My friend chose his way, “a whole lot of nothing to Canada”.  He let go of diamonds to sift through stones, and never did find a mother for his girls.  Our children also had to part ways at the crossroads, but reestablished their friendship five years later at their new school.  They remained friends until adulthood.

Their Dad tried to reestablish contact with me as well, but I’d taken a different road.  He is still mad at me and yelling horrible things, sixteen years later, from hundreds of kilometers away.  I’ve chosen to ignore him.

His voice gets fainter the further I travel.

A stumble along the way

When I first sought the King, and His Kingdom, I was not righteous.  He welcomed me anyway, and built a relationship with me where I became righteous.  Not self-righteous.  Righteousness is right standing before the King – which leads to self assurance.  In the Kingdom, righteousness is a relationship with the King, protection for the heart, and a road to travel.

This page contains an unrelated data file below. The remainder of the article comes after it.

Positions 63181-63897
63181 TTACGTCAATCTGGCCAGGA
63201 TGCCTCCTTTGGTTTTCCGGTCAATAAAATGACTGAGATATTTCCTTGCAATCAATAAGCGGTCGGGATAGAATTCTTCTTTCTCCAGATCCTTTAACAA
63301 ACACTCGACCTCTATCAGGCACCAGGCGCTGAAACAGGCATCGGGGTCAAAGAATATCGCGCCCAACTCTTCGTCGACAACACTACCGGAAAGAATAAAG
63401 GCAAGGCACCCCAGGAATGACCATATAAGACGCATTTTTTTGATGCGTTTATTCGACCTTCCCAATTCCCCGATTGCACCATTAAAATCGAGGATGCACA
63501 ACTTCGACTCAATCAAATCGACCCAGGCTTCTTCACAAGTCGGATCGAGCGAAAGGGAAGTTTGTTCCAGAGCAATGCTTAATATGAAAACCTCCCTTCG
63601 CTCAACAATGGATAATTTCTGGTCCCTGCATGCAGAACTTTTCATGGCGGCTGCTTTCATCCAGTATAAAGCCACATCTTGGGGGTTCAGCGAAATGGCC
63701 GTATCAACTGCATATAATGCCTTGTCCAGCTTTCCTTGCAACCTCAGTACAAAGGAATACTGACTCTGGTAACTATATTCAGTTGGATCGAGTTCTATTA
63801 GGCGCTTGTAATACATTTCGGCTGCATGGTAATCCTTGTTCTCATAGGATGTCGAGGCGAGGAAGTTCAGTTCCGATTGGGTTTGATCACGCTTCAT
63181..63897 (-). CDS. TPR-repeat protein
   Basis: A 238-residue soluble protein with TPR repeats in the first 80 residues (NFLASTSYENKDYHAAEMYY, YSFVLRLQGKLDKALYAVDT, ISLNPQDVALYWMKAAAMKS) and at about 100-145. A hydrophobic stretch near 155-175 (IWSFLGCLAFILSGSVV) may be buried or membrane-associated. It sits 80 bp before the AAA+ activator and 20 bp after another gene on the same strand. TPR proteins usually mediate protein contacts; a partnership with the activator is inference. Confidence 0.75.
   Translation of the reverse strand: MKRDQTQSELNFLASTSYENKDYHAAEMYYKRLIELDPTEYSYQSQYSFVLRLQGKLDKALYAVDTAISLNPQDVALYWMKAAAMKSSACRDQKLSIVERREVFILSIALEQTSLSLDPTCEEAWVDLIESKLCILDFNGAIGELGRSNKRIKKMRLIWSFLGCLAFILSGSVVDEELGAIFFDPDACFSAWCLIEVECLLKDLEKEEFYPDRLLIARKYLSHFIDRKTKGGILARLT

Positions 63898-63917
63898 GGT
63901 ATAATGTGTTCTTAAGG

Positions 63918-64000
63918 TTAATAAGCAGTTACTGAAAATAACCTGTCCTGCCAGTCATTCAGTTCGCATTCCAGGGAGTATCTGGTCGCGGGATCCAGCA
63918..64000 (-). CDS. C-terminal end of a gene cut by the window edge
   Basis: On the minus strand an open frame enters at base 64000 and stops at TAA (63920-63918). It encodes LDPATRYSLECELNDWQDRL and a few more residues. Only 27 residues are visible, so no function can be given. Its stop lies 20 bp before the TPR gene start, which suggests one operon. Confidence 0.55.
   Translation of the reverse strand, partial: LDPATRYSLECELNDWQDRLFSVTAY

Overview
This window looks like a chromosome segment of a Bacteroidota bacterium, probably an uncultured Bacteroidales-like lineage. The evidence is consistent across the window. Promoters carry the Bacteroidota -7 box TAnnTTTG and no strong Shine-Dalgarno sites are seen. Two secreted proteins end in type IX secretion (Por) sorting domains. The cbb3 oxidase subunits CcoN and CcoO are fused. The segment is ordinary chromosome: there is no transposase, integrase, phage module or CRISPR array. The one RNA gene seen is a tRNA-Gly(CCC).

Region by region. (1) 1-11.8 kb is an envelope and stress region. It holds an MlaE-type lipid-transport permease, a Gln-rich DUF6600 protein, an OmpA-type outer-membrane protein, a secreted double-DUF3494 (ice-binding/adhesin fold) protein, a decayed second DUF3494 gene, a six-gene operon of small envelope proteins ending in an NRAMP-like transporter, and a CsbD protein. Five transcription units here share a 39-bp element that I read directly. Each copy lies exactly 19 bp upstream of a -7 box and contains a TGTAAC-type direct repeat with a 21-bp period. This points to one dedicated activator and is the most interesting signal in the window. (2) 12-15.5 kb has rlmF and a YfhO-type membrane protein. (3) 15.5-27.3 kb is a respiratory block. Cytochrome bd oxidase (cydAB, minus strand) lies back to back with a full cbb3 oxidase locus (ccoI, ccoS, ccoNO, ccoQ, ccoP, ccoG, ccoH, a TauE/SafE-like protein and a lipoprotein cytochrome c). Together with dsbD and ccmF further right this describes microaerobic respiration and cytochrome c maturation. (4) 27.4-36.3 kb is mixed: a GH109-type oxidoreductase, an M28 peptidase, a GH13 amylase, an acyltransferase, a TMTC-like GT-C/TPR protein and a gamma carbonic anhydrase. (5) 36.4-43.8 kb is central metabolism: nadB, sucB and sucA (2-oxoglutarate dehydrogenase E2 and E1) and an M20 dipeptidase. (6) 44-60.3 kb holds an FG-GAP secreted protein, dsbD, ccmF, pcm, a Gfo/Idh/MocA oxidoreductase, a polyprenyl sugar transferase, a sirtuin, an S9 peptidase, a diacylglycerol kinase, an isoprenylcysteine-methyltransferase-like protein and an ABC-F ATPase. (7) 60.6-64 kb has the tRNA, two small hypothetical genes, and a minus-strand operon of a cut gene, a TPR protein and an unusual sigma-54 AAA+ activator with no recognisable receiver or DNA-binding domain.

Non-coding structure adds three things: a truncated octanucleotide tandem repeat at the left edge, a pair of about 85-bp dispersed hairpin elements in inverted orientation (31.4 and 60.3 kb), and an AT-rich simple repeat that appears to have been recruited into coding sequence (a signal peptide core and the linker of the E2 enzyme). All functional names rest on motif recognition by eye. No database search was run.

Proverbs-2

When my feet first hit the road of righteousness, I could barely discern it.  It gets brighter the further you travel along it.  I still had my old friendships, and some were no friends at all.

Back then, I could not love others as myself, for I had not learned to love myself.  I was seeking my self worth in the eyes and opinions of other people, especially men.  The King, who promised to restore my soul and lead me within the paths of righteousness, had warned me about that.  My self esteem has improved since that time and I now enjoy healthy friendships.